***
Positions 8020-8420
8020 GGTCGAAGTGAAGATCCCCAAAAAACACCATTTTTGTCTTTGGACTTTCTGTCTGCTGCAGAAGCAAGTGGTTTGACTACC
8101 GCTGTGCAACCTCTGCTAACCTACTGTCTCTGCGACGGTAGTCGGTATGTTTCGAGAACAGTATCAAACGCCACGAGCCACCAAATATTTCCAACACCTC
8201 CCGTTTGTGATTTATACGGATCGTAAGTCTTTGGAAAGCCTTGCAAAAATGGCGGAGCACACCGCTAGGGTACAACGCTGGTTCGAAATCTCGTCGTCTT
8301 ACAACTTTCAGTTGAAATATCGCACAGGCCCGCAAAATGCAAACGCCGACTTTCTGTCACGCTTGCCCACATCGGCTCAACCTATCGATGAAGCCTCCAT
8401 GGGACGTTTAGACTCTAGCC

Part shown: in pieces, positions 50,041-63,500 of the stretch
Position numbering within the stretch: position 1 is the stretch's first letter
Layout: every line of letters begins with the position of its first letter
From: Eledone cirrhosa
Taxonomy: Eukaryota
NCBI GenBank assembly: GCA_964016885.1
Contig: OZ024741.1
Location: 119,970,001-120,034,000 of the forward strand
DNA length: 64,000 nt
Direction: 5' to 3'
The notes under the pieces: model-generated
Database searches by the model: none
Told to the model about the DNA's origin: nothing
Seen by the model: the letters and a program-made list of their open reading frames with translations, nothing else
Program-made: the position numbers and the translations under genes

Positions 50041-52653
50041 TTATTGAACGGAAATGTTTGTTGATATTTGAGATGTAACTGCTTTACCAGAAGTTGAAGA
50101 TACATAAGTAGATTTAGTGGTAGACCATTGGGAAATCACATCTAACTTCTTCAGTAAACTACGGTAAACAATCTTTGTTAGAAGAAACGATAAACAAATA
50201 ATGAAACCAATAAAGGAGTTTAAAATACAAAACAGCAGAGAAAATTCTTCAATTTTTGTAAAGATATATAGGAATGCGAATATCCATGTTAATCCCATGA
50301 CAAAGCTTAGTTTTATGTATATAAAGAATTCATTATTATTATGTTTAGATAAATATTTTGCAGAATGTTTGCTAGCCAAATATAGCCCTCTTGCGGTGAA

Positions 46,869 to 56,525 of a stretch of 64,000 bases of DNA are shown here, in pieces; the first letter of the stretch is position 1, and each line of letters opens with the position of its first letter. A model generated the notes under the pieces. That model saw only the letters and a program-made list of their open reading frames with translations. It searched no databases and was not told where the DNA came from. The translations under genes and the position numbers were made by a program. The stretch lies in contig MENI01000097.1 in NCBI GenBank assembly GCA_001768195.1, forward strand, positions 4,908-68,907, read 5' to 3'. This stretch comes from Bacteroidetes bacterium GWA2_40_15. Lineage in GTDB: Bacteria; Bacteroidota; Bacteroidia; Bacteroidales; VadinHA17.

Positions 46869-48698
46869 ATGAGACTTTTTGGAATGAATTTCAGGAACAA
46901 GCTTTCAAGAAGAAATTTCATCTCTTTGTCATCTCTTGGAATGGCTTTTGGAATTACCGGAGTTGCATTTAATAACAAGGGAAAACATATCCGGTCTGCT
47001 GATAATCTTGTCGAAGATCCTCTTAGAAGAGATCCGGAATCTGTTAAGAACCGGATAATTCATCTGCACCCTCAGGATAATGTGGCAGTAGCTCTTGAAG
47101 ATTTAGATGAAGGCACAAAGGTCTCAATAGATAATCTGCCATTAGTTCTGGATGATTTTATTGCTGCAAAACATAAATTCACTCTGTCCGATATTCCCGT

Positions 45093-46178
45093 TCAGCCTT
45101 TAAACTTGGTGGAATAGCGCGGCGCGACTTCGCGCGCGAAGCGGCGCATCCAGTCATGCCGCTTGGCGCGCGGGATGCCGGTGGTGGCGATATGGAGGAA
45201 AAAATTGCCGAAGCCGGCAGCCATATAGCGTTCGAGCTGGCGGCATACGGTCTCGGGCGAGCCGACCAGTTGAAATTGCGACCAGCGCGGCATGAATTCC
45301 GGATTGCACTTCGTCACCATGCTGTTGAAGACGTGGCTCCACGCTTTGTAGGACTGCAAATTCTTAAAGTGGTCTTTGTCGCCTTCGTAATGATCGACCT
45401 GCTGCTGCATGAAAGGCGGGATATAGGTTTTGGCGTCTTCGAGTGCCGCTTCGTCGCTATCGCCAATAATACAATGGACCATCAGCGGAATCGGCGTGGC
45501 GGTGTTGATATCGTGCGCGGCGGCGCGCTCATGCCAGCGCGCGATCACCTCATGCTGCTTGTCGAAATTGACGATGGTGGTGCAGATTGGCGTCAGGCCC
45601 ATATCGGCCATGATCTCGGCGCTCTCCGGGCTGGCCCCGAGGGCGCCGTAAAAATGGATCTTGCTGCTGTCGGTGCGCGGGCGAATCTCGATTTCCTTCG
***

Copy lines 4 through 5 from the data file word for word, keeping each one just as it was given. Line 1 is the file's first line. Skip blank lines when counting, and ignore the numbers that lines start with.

8201 CCGTTTGTGATTTATACGGATCGTAAGTCTTTGGAAAGCCTTGCAAAAATGGCGGAGCACACCGCTAGGGTACAACGCTGGTTCGAAATCTCGTCGTCTT
8301 ACAACTTTCAGTTGAAATATCGCACAGGCCCGCAAAATGCAAACGCCGACTTTCTGTCACGCTTGCCCACATCGGCTCAACCTATCGATGAAGCCTCCAT